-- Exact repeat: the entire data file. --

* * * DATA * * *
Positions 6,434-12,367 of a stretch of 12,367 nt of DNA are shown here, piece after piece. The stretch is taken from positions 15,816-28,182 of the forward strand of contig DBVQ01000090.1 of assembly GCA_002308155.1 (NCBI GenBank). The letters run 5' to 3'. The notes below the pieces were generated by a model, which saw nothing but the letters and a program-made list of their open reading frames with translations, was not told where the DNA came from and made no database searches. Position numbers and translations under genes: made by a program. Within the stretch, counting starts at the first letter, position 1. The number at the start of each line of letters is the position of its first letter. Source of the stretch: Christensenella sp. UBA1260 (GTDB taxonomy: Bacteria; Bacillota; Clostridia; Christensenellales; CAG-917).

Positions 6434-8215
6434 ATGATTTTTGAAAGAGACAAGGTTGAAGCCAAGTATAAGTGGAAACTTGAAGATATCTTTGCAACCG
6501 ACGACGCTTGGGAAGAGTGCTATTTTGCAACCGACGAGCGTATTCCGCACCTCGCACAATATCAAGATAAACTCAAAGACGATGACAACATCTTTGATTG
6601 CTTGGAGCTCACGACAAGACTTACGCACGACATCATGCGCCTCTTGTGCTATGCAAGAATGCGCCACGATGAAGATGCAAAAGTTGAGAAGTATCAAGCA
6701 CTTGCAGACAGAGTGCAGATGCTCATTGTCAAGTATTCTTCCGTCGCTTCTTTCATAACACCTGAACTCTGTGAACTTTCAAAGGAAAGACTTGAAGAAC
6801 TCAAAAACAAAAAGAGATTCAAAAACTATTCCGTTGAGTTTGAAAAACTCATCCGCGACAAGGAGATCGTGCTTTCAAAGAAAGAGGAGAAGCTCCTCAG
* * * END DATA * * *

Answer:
Positions 6,434-12,367 of a stretch of 12,367 nt of DNA are shown here, piece after piece. The stretch is taken from positions 15,816-28,182 of the forward strand of contig DBVQ01000090.1 of assembly GCA_002308155.1 (NCBI GenBank). The letters run 5' to 3'. The notes below the pieces were generated by a model, which saw nothing but the letters and a program-made list of their open reading frames with translations, was not told where the DNA came from and made no database searches. Position numbers and translations under genes: made by a program. Within the stretch, counting starts at the first letter, position 1. The number at the start of each line of letters is the position of its first letter. Source of the stretch: Christensenella sp. UBA1260 (GTDB taxonomy: Bacteria; Bacillota; Clostridia; Christensenellales; CAG-917).

Positions 6434-8215
6434 ATGATTTTTGAAAGAGACAAGGTTGAAGCCAAGTATAAGTGGAAACTTGAAGATATCTTTGCAACCG
6501 ACGACGCTTGGGAAGAGTGCTATTTTGCAACCGACGAGCGTATTCCGCACCTCGCACAATATCAAGATAAACTCAAAGACGATGACAACATCTTTGATTG
6601 CTTGGAGCTCACGACAAGACTTACGCACGACATCATGCGCCTCTTGTGCTATGCAAGAATGCGCCACGATGAAGATGCAAAAGTTGAGAAGTATCAAGCA
6701 CTTGCAGACAGAGTGCAGATGCTCATTGTCAAGTATTCTTCCGTCGCTTCTTTCATAACACCTGAACTCTGTGAACTTTCAAAGGAAAGACTTGAAGAAC
6801 TCAAAAACAAAAAGAGATTCAAAAACTATTCCGTTGAGTTTGAAAAACTCATCCGCGACAAGGAGATCGTGCTTTCAAAGAAAGAGGAGAAGCTCCTCAG